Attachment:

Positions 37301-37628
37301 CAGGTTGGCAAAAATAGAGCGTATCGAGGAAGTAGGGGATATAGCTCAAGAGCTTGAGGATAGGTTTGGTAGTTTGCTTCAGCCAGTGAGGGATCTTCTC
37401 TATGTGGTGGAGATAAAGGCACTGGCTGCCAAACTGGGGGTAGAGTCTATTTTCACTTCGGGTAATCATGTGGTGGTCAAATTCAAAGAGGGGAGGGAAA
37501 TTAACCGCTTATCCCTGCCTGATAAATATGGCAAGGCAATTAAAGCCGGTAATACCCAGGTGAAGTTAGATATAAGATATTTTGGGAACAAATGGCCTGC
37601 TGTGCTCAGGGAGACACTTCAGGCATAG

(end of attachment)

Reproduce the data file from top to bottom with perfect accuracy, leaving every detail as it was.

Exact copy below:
Positions 37301-37628
37301 CAGGTTGGCAAAAATAGAGCGTATCGAGGAAGTAGGGGATATAGCTCAAGAGCTTGAGGATAGGTTTGGTAGTTTGCTTCAGCCAGTGAGGGATCTTCTC
37401 TATGTGGTGGAGATAAAGGCACTGGCTGCCAAACTGGGGGTAGAGTCTATTTTCACTTCGGGTAATCATGTGGTGGTCAAATTCAAAGAGGGGAGGGAAA
37501 TTAACCGCTTATCCCTGCCTGATAAATATGGCAAGGCAATTAAAGCCGGTAATACCCAGGTGAAGTTAGATATAAGATATTTTGGGAACAAATGGCCTGC
37601 TGTGCTCAGGGAGACACTTCAGGCATAG